In this final post on anterior tooth preparation parameters, I discuss the significance of creating a precise system for your chosen tools.
by Dr. Lee Ann Brady
Over the course of my blogs on anterior tooth preparation, one important rationale has remained the same: Aim for predictability.
Why do I continue to emphasize this point? Because there is a laundry list of critical elements to remember and keeping track of them all is a difficult task. You need to keep the end goal in mind to achieve the greatest results throughout this complicated process. If your results are predictable, you’ll inspire confidence in yourself and your patient.
Tools and Techniques: Maximize Efficiency With Precise Protocols
You must know your tools to achieve preparation features. Armamentarium is an easily overlooked but highly essential aspect of tooth preparation.
Thoroughness in how you use and maintain tools can have a powerful impact on the quality of the prep. Here are some things to keep in mind for each bur:
- Design of the cutting end
- Coarseness of each bur
Another goal that you can keep in mind throughout the prep is to never put the same bur into a hand piece twice. One way to maximize predictability is to maximize efficiency concurrently.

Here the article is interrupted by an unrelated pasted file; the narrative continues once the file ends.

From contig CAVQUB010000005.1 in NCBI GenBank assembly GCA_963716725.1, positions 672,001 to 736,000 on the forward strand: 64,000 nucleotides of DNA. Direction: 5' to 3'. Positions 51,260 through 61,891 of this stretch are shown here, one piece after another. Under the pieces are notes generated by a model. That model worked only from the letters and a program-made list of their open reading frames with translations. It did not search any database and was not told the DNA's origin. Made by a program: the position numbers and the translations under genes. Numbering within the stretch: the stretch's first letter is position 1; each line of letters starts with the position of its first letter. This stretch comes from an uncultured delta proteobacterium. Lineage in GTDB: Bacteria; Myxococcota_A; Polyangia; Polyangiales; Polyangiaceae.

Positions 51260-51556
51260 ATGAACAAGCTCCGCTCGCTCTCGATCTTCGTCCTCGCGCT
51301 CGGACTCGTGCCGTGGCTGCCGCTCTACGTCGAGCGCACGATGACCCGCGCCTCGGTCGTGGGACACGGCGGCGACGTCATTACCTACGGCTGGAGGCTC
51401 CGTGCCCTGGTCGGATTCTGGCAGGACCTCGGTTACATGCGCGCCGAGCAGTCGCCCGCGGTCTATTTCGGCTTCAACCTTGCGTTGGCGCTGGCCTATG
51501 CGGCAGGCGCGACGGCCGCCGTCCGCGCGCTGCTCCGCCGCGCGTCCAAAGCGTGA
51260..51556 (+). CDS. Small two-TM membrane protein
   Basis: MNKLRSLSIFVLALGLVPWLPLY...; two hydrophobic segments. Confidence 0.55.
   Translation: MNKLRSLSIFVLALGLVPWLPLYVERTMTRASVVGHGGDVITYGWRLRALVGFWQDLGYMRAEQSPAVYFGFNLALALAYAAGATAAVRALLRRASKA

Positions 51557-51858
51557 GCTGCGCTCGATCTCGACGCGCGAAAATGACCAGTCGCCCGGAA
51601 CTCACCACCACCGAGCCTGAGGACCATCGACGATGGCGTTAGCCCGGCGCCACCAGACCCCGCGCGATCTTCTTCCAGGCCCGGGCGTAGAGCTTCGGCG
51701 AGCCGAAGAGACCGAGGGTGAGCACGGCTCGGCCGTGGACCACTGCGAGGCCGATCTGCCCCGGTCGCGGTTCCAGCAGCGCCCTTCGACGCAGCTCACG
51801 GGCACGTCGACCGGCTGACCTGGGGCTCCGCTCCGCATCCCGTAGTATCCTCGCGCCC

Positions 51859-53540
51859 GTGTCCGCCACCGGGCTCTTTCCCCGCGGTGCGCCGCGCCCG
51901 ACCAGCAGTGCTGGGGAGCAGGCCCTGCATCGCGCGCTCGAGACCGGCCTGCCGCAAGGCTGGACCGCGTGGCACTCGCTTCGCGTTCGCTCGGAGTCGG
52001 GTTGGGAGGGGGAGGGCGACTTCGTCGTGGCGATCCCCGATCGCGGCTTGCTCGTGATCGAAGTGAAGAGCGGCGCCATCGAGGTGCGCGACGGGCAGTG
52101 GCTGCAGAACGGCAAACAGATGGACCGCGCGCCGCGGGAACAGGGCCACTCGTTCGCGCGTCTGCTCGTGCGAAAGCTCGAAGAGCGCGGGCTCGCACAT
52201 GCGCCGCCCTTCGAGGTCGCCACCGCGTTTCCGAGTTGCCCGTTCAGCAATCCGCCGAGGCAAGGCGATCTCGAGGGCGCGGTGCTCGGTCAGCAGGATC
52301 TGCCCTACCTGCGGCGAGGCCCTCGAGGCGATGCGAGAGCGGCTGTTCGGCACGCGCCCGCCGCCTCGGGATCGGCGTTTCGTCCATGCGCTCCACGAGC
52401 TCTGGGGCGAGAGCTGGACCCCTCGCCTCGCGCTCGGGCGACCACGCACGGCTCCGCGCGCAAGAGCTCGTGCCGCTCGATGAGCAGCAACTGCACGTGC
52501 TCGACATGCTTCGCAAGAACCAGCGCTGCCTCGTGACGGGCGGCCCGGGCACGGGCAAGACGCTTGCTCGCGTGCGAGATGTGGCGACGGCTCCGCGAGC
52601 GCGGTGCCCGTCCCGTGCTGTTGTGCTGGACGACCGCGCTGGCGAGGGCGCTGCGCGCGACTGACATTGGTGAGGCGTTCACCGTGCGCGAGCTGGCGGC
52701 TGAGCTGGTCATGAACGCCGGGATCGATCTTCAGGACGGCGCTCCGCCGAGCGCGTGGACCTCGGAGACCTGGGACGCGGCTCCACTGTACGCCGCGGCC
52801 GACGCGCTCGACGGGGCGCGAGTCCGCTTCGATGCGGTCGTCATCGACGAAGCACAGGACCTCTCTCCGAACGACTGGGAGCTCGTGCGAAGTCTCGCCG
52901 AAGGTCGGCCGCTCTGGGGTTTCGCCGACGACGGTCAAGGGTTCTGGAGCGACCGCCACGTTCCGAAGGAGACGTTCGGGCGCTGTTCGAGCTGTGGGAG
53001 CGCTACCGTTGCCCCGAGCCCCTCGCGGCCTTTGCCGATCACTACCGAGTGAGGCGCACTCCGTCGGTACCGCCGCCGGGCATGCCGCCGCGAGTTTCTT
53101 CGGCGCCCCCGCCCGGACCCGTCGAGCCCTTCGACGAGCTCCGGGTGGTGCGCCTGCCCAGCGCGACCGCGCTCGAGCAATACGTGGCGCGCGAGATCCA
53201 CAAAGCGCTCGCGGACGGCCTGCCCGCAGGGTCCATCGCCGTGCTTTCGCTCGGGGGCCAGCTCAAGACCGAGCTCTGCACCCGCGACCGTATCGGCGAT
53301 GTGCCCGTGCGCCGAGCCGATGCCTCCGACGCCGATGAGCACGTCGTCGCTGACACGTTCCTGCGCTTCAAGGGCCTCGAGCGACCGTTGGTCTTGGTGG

If you have to keep switching burs and looking for the right one, then you’re wasting time and potentially minimizing the efficacy of your tools.
A Remedy for Inefficiency
The best remedy for inefficiency is to have a consistent system. Procedure kits in particular are useful, specifically if they include the burs your prefer for your individual prep. This should be the foundation of your armamentarium system.
Part of a successful system is following it consistently. So what should go into this system?
- Depth cuts
- Reduction matrices
- Reduction guides
You can use depth cuts to assure the proper reduction can be verified with reduction matrices. You can choose to utilize a variety of materials and styles to fabricate these matrices. It will depend on the type of prep you are working on.
Finally, you should make reduction guides on a duplicate model of the wax-up. That way you are working from final tooth form, position, and size. Ideally, all of these considerations will enable you to verify the amount of incisal reduction in all planes of space on the labial and lingual.
The Value of a Blueprint
It’s a little like building a house. You wouldn’t just jump right in and start hammering away. You would draft a comprehensive blueprint and follow it to the T. Create your prep blueprint and make it precise.
I hope this series has given you a comprehensive understanding of how I approach anterior tooth preparation. I have used these methods successfully in my practice and believe you too can benefit from them. You can read my previous posts in this series on minimal versus aggressive, treatment planning, common restoration alterations, color change, design features, important considerations, and tooth structure.
What system do you use to be precise in your armamentarium? Let us know your thoughts in the comments!